Whether you cannot imagine eating chips or crudités without some guacamole by your side or you love to add sliced avocado along with your toast in the morning, there is no denying that avocado is among the most delicious fruit.
While many avocado supporters might recognize the fruit’s high fat amount makes it very satisfying, even more so than an apple or plum, there is a surprising side effect of consuming avocados even the biggest fans of the fruit might not know about: as a great source of potassium, avocado might help soothe your muscle pain.
“Avocados have more potassium than bananas do, which can help solve your muscle cramps,” says Lindsay Wengler, MS, RD, CDN, CNSC, a registered dietitian in NY City.
In fact, in one banana, you will get 422 mgs of potassium, while in an avocado, you will get 690 mgs of this essential mineral.
A medium-sized avocado also has around 12 mgs of vitamin C, which has also been connected to a lowering in muscle pain. According to a randomized study published inside the Journal of Sport Nutrition and Exercise Metabolism, within a group of 18 healthy men given a placebo or vitamin C and then asked to do some exercises until the feel muscle soreness, those who took vitamin C had greatly lowered muscle soreness in the initial 24 hours after the completion of the exercises.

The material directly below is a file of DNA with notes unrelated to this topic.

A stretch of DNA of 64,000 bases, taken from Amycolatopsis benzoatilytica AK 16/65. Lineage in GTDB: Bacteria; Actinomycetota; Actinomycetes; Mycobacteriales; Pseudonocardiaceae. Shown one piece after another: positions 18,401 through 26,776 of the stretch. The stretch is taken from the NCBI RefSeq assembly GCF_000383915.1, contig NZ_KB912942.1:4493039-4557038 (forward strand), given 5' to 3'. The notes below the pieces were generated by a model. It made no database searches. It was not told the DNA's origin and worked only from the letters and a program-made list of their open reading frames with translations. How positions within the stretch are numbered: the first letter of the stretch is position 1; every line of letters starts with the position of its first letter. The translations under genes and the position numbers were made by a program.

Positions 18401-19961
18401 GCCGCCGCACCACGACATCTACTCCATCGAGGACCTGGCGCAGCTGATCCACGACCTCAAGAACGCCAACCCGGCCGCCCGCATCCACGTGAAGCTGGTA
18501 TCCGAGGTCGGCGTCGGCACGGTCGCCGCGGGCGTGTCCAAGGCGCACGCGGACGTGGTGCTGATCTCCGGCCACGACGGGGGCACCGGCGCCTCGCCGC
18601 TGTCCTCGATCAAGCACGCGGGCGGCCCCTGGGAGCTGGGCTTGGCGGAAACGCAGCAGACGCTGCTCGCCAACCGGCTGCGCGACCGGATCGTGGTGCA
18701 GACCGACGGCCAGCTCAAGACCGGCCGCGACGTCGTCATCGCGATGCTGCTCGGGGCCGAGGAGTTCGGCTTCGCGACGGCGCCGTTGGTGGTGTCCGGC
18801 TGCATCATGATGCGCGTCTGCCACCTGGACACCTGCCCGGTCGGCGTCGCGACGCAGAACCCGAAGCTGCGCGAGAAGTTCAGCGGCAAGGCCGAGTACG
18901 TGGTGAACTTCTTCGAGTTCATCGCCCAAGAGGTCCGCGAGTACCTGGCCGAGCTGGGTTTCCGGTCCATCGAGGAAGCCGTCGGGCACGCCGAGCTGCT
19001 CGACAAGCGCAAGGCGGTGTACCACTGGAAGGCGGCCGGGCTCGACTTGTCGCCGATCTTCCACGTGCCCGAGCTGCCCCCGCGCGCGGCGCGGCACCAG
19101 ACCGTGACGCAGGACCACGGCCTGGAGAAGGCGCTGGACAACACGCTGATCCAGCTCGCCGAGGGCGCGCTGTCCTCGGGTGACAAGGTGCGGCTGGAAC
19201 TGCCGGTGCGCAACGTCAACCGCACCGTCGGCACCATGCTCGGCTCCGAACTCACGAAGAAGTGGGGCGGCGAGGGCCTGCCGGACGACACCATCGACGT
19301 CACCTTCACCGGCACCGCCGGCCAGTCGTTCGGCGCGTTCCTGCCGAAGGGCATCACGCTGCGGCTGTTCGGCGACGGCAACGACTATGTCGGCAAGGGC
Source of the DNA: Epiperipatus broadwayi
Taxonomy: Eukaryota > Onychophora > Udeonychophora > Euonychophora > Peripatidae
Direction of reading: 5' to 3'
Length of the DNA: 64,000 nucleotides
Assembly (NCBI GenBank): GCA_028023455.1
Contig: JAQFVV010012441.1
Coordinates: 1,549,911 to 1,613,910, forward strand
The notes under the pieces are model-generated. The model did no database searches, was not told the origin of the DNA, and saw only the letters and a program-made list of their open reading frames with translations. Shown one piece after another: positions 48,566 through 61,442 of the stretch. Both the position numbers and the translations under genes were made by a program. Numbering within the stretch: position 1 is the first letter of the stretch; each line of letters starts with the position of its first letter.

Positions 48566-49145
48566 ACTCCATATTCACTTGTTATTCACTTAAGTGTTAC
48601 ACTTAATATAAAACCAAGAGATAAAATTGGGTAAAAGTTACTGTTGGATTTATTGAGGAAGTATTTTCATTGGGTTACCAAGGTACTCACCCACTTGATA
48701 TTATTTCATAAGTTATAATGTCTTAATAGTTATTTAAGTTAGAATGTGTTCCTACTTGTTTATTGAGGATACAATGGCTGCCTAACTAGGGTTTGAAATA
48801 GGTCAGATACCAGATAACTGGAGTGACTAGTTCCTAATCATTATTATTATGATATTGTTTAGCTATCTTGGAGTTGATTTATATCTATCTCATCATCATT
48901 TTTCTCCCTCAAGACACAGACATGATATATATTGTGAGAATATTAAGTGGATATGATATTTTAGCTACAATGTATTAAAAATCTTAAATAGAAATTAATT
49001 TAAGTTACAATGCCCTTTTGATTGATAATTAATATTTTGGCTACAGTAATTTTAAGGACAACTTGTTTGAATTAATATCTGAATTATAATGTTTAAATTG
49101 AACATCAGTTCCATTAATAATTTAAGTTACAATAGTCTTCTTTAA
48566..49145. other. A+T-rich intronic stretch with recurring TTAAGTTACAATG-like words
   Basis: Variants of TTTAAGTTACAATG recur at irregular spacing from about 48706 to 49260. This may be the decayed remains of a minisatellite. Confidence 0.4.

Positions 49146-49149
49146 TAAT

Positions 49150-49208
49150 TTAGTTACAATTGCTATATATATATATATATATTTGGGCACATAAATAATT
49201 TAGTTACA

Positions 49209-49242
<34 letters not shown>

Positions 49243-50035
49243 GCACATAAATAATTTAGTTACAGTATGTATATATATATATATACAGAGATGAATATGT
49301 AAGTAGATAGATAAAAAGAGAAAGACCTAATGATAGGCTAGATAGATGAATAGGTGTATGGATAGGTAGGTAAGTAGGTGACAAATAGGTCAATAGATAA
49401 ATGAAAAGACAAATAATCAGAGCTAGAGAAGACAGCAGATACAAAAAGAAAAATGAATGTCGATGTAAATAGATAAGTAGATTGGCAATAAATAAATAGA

But it gets better. Eating avocados can make you feel better after a workout in other ways too.
In a 2020 article released in Scientific Reports, among 12 healthy adults, eating an avocado pulp significantly decreased their systolic blood pressure recovery time after exercise, and lowered their heart rate recovery time by half when compared to the placebo group.
However, while avocados might be a boost to your workouts, they are still high in fat and calories, so if you are trying to shed the pounds, you might want to limit yourself to one serving every day or so to enjoy their tasty benefits. You might try adding them to toast in the morning for an extra kick to your morning meal.
Author: Steven Sinclaire